A subcommittee of the House Judiciary Committee held a three-and-a-half-hour session on the bill on June 19, with testimony taking place before a packed audience and three overflow rooms filled with observers who came to Capitol Hill to be a part of history. Speakers included Coates, economist and former Bennett College president Julianne Malveaux and actor Danny Glover.
A New York Times article noted the symbolism of the entire process. The hearing took place on June 19 – Juneteenth – and the numeral in H.R 40 had long been selected in reference to the 40 acres and a mule promised to freed black slaves in 1865.
As of late October, the bill has 119 co-sponsors, and at least 11 Democratic presidential candidates for 2020 have gone on record in support of immediate reparations or the launch of an exploratory commission. “The superb scholarly work of Ta-Nehisi Coates, as represented in The Atlantic, and in his statement before the U.S. House of Representatives’ reparations hearing on June 19 generated a huge boost for the reparations movement worldwide,” Watson says.
Reparations supporters point to the fact that the United States has paid financial compensation for those wronged by federal government policies, notably to Japanese Americans sent to internment camps during World War II. In 1988, President Ronald Reagan signed the Civil Liberties Act, which issued $20,000 to each surviving victim of the internment camps. More than 82,000 survivors were alive at the time of the bill’s passage.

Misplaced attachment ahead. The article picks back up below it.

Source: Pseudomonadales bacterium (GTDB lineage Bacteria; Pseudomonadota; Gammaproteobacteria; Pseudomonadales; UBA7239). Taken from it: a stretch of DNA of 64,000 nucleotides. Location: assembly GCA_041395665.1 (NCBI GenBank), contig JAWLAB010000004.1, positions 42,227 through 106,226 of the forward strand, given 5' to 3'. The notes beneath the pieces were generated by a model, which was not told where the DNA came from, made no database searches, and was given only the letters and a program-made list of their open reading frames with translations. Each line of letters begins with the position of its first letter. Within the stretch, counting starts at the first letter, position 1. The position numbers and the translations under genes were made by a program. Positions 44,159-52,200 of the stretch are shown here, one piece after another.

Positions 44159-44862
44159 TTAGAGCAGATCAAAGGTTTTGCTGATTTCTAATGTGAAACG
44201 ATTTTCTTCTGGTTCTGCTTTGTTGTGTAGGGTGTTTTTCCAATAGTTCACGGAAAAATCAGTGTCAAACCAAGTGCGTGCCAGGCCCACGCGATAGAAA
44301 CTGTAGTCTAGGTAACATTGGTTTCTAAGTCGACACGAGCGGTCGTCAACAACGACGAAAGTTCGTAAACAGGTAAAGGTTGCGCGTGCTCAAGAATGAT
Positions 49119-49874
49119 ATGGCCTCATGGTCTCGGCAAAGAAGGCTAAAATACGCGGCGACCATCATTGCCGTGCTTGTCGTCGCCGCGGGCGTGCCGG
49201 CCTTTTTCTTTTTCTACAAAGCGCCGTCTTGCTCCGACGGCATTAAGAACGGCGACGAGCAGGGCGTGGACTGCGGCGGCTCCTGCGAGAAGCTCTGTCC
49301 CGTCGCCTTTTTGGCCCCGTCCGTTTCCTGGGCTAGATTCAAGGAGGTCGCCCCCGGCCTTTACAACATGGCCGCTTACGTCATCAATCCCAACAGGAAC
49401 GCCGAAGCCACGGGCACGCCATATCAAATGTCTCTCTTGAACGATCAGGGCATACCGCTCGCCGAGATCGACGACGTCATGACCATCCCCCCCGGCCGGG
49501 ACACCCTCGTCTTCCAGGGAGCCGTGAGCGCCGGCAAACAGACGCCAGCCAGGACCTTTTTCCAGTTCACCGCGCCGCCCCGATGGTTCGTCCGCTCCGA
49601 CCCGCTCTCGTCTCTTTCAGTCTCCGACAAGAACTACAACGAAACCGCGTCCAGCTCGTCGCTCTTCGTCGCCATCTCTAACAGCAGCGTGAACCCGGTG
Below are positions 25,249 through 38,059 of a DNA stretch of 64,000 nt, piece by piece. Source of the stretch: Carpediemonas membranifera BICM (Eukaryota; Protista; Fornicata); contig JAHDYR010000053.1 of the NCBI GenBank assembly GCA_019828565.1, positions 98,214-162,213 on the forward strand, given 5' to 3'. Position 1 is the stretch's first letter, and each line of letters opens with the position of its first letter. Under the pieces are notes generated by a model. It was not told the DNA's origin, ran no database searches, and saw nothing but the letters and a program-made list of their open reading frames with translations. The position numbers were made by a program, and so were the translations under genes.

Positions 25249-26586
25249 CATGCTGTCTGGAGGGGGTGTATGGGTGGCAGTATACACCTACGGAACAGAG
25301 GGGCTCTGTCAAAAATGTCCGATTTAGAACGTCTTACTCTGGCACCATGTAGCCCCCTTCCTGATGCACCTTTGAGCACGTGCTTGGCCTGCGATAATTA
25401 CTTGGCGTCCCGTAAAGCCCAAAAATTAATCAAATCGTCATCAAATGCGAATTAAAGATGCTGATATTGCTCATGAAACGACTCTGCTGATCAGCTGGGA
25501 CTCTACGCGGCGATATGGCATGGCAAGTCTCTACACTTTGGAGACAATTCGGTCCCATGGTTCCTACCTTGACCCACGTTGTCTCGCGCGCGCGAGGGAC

Other western nations have also provided cash compensation to address government wrongdoing. Germany has paid more than $70 billion in reparations to Israel and to Jewish organizations for its killing and forced labor of Jews during the Holocaust.
Critics of reparations for African Americans say the difference in this instance is that no former slaves are still living, and determining who would be considered eligible for reparations could prove daunting. Supporters counter by noting that the legacy of Jim Crow and segregation – which persisted through much of the 20th century – still affects black Americans today, including many who lived through it.
There’s also the question of how reparations would be paid. Cash payments? Free college tuition? Zero-interest loans for homes? A variety of scholars, politicians and economists have proposed myriad possibilities. For all the interest on the Democratic side of the aisle, any reparations measure would struggle in the Republican-controlled Senate.